Lonrho Ltd v Shell Petroleum Co Ltd (No 2): HL 1 Apr 1981

No General Liability in Tort for Wrongful Acts

The plaintiff had previously constructed an oil supply pipeline from Beira to Mozambique. After Rhodesia declared unilateral independence, it became a criminal offence to supply to Rhodesia without a licence. The plaintiff ceased supply as required, but complained that the defendants had continued to make supplies by an act which was now a criminal conspiracy, and that that continued supply had the effect of prolonging the sanctions to the cost of the plaintiff.
Held: There is no overarching principle in English law of liability in tort for ‘unlawful, intentional and positive acts.’ The effect of any conspiracy was too indirect. An actionable conspiracy only arose where the agreement was directed to adversely affecting the plaintiff’s interests. That was not the case here. The sanctions breach gave no right of action to the plaintiff even though a criminal act may have been committed, and they might have suffered special damage.
Lord Diplock explained the general rule that where the only manner of enforcement created by a statute is the criminal law ‘that performance cannot be enforced in any other manner’. There were only two exceptions: where upon the true construction of the legislation the prohibition was imposed for the protection of a particular class of individuals, and where the statute creates a public right and individual members of the public suffer ‘particular, direct, and `substantial damage’ other and different from that which was common to all the rest of the public’. And ‘The civil tort of conspiracy to injure the plaintiff’s commercial interests where that is the predominant purpose of the agreement between the defendants and of the acts done in execution of it which caused damage to the plaintiff, must I think be accepted by this House as too well-established to be discarded however anomalous it may seem today.’ Lord Diplock asked whether it was necessary to establish an intention to injure where the conspiracy involved action that contravened penal law: ‘This House, in my view, has an unfettered choice whether to confine the civil action of conspiracy to the narrow field to which alone it has an established claim or whether to extend this already anomalous tort beyond those narrow limits that are all that common sense and the application of the legal logic of the decided cases require.
My Lords, my choice is unhesitatingly the same as that of Parker J and all three members of the Court of Appeal. I am against extending the scope of civil tort of conspiracy beyond acts done in execution of an agreement entered into by two or more persons for the purpose not of protecting their own interests but of injuring the interests of the plaintiff. ‘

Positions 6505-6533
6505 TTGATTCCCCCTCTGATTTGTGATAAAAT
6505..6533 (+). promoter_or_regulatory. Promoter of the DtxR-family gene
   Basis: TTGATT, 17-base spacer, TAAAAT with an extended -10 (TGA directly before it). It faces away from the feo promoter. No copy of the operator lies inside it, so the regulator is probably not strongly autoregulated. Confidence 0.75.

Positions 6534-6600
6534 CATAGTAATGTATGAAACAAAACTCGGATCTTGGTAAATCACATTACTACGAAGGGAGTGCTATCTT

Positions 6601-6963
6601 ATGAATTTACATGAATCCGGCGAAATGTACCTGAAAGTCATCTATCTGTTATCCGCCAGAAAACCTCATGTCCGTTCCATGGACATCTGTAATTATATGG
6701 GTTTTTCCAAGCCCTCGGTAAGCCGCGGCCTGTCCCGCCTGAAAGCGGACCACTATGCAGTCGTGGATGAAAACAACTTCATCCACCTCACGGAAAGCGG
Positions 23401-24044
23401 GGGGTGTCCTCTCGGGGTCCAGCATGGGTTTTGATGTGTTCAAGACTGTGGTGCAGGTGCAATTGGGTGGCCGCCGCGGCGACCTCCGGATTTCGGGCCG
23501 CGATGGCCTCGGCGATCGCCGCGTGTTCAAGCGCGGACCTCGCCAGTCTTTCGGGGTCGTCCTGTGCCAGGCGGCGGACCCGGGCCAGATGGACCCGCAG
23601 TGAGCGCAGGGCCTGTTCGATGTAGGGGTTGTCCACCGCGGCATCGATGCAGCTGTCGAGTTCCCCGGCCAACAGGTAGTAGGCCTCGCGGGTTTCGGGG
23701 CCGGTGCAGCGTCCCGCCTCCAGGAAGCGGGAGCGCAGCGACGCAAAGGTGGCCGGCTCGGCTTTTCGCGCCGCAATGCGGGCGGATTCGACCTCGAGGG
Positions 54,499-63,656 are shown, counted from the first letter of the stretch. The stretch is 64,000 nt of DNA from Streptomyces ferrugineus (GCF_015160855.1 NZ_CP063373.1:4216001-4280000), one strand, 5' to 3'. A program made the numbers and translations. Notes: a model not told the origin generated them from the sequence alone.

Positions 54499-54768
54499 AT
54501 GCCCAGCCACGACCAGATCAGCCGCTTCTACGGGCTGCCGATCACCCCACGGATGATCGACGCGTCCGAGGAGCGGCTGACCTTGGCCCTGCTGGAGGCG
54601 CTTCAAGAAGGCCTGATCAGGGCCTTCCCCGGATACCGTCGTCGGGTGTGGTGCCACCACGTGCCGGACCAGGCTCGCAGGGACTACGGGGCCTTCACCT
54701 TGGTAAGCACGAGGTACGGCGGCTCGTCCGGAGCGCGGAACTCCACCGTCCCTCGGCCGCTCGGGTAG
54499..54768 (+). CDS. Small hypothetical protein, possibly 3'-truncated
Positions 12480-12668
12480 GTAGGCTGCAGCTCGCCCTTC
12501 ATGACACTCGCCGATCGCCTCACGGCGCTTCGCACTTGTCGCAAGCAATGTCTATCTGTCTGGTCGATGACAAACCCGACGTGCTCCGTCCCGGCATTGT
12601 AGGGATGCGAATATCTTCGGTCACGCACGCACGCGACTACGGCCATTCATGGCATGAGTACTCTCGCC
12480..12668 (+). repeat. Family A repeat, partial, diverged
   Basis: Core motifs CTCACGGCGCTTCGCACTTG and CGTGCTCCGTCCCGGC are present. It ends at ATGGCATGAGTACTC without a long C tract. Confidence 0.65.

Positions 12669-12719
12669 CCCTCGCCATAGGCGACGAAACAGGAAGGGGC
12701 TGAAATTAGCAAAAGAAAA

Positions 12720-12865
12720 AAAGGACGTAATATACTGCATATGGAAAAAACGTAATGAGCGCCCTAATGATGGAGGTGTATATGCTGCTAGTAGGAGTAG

Lord Bridge of Harwich, Lord Diplock
[1982] AC 173, [1981] 3 WLR 33, [1981] 2 All R 456
Southern Rhodesia Act 1965 1 2, Southern Rhodesia (Petroleum) Order 1965 (1965 2140) 1 4
England and Wales
OverruledEx parte Island Records CA 1978
An injunction is available to any person who can show that a private right or interest has been interfered with by a criminal act. . .
Appeal fromLonrho Ltd v Shell Petroleum Co Ltd (No 2) CA 6-Mar-1981
Lonrho had supplied oil to Southern Rhodesia. It gave up this profitable business when the UK imposed sanctions on that country. It claimed that Shell had conspired unlawfully to break the sanctions, thereby prolonging the illegal regime in Southern . .
Dictum ApprovedButler (or Black) v Fife Coal Co, Ltd HL 19-Dec-1911
The court considered whether a civil remedy existed for breach of statutory duty. Lord Kinnear said: ‘If the duty be established, I do not think there is any serious question as to civil liability. There is no reasonable ground for maintaining that . .

Cited by:
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The Act created a monopoly for the claimant for the delivery of post. It asserted that the defendant was acting in beach of that monopoly, and sought damages.
Held: The Act made no provision for a civil claim for damages for breach of the Act. . .
CitedIS Innovative Software Ltd v Howes CA 19-Feb-2004
It was alleged that the defendant had backdated contracts of employment to a time when he had been employed by the claimant, and had induced staff to leave. The company appealed dismissal of its claim.
Held: The advantage of the court . .
CitedThree Rivers District Council and Others v Governor and Company of The Bank of England HL 18-May-2000